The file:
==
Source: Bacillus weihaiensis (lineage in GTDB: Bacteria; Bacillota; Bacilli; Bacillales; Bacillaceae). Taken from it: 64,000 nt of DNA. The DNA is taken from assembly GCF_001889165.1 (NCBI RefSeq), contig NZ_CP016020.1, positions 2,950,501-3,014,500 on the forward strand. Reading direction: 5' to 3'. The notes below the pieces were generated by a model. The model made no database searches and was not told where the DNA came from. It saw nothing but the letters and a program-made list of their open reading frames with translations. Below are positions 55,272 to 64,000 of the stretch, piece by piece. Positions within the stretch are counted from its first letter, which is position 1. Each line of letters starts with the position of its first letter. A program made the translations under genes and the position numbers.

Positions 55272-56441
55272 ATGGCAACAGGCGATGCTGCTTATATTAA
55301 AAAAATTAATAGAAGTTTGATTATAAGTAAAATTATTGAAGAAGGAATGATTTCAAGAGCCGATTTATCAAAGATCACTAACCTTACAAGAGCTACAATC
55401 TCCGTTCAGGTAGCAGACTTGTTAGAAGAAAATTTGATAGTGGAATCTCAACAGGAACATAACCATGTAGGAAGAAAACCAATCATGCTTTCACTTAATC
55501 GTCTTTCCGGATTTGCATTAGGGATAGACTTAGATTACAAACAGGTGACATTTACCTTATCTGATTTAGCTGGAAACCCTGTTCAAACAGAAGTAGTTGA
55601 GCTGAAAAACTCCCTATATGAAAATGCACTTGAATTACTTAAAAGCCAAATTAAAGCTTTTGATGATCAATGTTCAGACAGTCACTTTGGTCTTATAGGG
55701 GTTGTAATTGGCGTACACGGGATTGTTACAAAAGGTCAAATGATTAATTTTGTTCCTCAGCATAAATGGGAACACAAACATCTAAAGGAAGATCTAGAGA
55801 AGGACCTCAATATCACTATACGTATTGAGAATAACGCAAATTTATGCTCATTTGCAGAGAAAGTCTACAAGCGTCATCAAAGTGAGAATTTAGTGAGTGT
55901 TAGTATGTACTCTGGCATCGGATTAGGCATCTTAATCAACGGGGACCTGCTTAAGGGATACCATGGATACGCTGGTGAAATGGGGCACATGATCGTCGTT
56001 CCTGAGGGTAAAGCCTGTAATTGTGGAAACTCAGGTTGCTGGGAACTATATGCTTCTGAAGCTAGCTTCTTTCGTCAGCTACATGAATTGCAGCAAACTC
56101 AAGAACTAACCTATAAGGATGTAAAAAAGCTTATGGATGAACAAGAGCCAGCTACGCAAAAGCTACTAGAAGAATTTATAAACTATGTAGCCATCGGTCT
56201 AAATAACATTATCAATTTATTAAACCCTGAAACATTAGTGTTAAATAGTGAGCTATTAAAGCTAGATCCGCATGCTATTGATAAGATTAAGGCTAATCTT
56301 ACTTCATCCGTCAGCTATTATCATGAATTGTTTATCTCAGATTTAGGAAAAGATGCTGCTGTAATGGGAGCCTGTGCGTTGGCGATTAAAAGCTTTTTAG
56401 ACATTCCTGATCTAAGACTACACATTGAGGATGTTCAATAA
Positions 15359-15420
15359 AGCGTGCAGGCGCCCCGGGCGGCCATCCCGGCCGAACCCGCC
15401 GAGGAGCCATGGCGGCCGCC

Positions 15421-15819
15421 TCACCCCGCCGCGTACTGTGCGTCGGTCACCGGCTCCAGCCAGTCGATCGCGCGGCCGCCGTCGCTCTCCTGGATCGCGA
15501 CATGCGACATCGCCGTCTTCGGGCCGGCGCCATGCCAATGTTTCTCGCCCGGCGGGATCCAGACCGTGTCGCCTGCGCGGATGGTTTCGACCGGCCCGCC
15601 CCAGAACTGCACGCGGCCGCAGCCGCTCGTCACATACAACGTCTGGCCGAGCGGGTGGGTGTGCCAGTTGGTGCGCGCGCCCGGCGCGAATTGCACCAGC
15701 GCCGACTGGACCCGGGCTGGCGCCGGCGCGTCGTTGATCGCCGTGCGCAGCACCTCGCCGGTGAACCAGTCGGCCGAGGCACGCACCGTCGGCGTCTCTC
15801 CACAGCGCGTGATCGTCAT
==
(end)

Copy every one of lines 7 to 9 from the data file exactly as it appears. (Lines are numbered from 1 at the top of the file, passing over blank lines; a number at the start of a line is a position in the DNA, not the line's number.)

55601 GCTGAAAAACTCCCTATATGAAAATGCACTTGAATTACTTAAAAGCCAAATTAAAGCTTTTGATGATCAATGTTCAGACAGTCACTTTGGTCTTATAGGG
55701 GTTGTAATTGGCGTACACGGGATTGTTACAAAAGGTCAAATGATTAATTTTGTTCCTCAGCATAAATGGGAACACAAACATCTAAAGGAAGATCTAGAGA
55801 AGGACCTCAATATCACTATACGTATTGAGAATAACGCAAATTTATGCTCATTTGCAGAGAAAGTCTACAAGCGTCATCAAAGTGAGAATTTAGTGAGTGT